Okay, so back to the story. I rode east out of Bangor. I wanted to see the ocean. I took alt1 east toward Ellsworth. About five miles out of town I shifted into fifth after slowing for a car and the shifter fell off in the road. I stopped and picked it up. I had traded my old Panhead chopper for this Dyna and most of two Sportsters and an old fender guitar. The Pan was built out of all kinds of parts over the years, so it wasn’t a valuable original bike. The Dyna was wrecked but nothing I couldn’t fix. The shift shaft was broken at the spline where the lever goes. I welded it back together and it did good for many miles but my shitty weld broke there in Maine.

The truck is a ‘67 Chevy. It has a ‘77 Cadillac engine and trans and rear end. Even put tilt and power windows in it. The bike is my ‘49 Panhead Dave Mann tribute.
The truck is a ‘67 Chevy. It has a ‘77 Cadillac engine and trans and rear end. Even put tilt and power windows in it. The bike is my ‘49 Panhead Dave Mann tribute.



I had just past a little shop that had a sign the said welding. I was able to ride it by taking off in second and kicking back on the inside shift arm. I pulled into his drive, and the guy was under a car welding a muffler. After a few minutes he crawled out and approached me. I showed him what happened and we introduced and started talking cars and bikes and welding and stuff.

He was like a long-lost brother. He used his good wire feed welder on it and fixed me right up. His name is Larry DeWhitt. He would not let me pay him, just told me to help someone else down the road. Turns out he is the guy that built Stephen King’s gates. It has been ten years and we are still in touch. I hope he is well. I rode on.

I rode down and caught highway 1. At a town called Bucksport I went through Fort Knox state historical park. It was really cool. They started it during the war of 1812 and finished during the civil war. No one ever attacked there but they would have had a tough time if they had. Some of the original cannons are still there.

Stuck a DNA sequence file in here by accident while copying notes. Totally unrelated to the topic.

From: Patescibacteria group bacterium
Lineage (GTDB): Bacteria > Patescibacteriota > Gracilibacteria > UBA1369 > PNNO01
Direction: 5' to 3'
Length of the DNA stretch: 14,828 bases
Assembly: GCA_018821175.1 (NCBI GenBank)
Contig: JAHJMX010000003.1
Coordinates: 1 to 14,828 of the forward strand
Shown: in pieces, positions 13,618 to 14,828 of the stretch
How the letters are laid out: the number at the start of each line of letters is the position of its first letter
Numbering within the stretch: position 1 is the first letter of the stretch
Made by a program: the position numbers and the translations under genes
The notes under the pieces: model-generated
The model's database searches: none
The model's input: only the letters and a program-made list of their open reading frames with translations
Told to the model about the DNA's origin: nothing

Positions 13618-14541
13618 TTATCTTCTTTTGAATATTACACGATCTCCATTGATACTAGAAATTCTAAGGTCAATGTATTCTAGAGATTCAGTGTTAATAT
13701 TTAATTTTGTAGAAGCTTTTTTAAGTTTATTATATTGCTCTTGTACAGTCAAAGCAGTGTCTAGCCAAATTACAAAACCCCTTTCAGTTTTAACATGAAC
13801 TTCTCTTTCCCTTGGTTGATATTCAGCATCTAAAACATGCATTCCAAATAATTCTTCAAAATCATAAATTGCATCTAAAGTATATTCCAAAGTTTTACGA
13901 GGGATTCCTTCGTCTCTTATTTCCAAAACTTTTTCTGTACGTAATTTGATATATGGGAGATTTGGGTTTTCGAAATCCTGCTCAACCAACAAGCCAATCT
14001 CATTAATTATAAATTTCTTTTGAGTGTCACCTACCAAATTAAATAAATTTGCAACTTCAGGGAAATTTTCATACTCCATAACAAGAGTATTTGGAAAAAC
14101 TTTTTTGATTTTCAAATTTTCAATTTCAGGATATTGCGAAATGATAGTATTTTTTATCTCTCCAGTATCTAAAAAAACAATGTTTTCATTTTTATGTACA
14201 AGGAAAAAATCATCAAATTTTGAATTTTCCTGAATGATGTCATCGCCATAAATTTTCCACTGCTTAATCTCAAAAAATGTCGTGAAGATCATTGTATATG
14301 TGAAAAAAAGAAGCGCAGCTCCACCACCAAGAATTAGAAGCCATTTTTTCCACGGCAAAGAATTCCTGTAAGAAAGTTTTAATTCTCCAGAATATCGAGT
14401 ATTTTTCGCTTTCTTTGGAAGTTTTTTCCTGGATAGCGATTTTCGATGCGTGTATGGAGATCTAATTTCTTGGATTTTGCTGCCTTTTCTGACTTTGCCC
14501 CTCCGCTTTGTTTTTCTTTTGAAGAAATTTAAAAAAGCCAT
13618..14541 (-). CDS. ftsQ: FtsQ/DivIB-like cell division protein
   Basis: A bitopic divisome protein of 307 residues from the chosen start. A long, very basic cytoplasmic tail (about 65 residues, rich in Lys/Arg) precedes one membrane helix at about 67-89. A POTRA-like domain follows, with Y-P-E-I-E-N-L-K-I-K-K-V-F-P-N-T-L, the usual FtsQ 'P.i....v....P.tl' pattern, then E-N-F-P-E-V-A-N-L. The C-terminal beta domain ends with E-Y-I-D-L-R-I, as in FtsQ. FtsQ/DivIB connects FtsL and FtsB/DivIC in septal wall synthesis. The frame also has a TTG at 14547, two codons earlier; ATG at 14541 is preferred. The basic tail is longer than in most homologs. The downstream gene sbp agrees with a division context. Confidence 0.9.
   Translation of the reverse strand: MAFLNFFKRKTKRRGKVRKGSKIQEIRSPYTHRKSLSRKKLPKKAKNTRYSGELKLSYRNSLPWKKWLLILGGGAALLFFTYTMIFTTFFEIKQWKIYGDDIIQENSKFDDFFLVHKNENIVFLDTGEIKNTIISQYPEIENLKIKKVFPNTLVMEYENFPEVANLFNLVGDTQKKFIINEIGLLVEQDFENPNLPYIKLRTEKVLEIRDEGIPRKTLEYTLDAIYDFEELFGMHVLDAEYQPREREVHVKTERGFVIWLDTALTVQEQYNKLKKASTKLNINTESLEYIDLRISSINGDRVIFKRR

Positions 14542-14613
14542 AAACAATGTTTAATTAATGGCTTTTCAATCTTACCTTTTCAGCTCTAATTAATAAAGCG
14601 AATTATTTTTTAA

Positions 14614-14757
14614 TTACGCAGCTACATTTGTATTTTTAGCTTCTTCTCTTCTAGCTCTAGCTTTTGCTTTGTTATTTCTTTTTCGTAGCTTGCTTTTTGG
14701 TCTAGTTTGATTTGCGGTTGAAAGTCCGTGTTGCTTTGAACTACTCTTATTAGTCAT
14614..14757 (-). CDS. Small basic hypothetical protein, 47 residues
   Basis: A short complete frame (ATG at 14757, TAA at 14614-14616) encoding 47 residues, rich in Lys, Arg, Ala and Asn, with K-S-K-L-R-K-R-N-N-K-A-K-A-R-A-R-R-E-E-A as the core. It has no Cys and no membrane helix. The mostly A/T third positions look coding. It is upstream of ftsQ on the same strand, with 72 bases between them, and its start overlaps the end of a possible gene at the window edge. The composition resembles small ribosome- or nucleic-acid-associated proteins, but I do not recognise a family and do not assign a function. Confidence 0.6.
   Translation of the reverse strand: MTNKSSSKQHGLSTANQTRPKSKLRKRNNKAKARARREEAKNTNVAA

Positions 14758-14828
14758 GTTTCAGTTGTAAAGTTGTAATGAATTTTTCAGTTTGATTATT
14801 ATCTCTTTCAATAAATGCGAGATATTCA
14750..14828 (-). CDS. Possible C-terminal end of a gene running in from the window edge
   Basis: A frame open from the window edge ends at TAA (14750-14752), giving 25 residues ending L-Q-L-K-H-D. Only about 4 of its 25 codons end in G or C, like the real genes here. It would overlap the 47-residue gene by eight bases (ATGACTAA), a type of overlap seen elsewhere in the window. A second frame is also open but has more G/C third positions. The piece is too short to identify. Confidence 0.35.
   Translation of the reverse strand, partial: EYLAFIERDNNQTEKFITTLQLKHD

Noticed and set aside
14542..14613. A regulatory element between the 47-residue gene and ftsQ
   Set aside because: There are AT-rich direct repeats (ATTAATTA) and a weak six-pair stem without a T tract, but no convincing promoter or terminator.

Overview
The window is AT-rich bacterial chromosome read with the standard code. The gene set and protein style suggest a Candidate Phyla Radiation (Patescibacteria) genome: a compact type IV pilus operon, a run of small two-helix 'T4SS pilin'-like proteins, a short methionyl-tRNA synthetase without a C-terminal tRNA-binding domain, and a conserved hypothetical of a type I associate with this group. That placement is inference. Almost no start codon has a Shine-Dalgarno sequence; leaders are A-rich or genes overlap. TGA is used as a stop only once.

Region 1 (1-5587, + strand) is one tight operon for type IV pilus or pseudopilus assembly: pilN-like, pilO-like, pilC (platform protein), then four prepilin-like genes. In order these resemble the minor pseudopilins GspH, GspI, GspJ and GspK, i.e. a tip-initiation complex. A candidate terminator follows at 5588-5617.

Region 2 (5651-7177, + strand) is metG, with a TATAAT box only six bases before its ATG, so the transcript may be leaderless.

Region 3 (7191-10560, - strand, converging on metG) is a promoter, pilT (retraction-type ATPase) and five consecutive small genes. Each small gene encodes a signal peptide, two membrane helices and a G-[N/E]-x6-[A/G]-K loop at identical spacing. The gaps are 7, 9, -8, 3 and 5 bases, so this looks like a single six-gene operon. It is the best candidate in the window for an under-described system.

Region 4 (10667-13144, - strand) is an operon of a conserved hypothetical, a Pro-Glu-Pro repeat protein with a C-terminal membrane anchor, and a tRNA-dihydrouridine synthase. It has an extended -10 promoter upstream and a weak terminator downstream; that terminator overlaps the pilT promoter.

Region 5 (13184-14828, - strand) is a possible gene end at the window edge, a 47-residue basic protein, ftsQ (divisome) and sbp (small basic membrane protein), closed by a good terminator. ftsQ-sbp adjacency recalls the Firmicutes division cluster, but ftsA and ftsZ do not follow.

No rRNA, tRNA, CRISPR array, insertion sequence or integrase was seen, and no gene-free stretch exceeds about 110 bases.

Fort Knox cannon.
Fort Knox cannon.



I rode on through Maine till about dark and found a little motel out in the woods and got a room. The next day was cloudy, but it didn’t rain till I got to Boston. I wanted to look around but I was cold and wet, so I rode on to Providence Rhode Island where I found another cheap motel. It rained all night.



The next day was just sprinkling a bit as I crossed the Hudson and the Delaware rivers. Those are serious rivers. About as big as the Mississippi. I bet Washington had a hell of a time in a rowboat. That country is still wilderness. It started raining harder. I holed up for three days in a motel in Milford Pennsylvania. I had to ride about half a mile to get something to eat. I stocked up on bread and baloney and waited it out.




After three days it stopped enough for me to get back on the road. I took I-84 to Scranton and bought a thick black hoodie to go under my coat. That helped a bunch. I rode south on I-81. It is the top of the Blue Ridge mountains. I have a cousin in Roanoke Virginia. It was much warmer down there and the sun had come out. I spent 3 days with my cousin. He is an old rock-and-roll guitar player so we got to jam a bit.

I spent 3 days here waiting for the rain to stop.
I spent 3 days here waiting for the rain to stop.



My son lives in Nashville, so I headed there. I had dinner with another cousin in Knoxville. I took the moonshine highway out of Knoxville. Old route 70 is the Kingston Pike in the song, The Ballad of Thunder Road by Robert Mitchum. I got another room around Crossville. The lady at that motel was beautiful and super friendly. Almost everyone in Tennessee is like that.



I wished I could have stayed right there. By that time, I had a pretty good sinus infection going on. I rolled through a car show in Sparta. Lots of cool cars in Tennessee. I hit I-40 In Lebanon and rolled on into Nashville and my son’s place. The next morning, he took me to the VA hospital ER and I got some antibiotics. I headed on home through Memphis and Little Rock. I got another room in Arkansas and rode on to Oklahoma the next day.

Other than the broken shifter, I had no trouble and it was a great ride. Almost two thousand miles. Laurie paid all the expenses and gave me six hundred dollars to get home on. I used every bit of it too.



--Bill May





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Reader Comments


Keep these stories coming! Another good job!

John Hoffman
Pahrump, NV
Saturday, February 6, 2021
Editor Response You made Bill's day...
--Bandit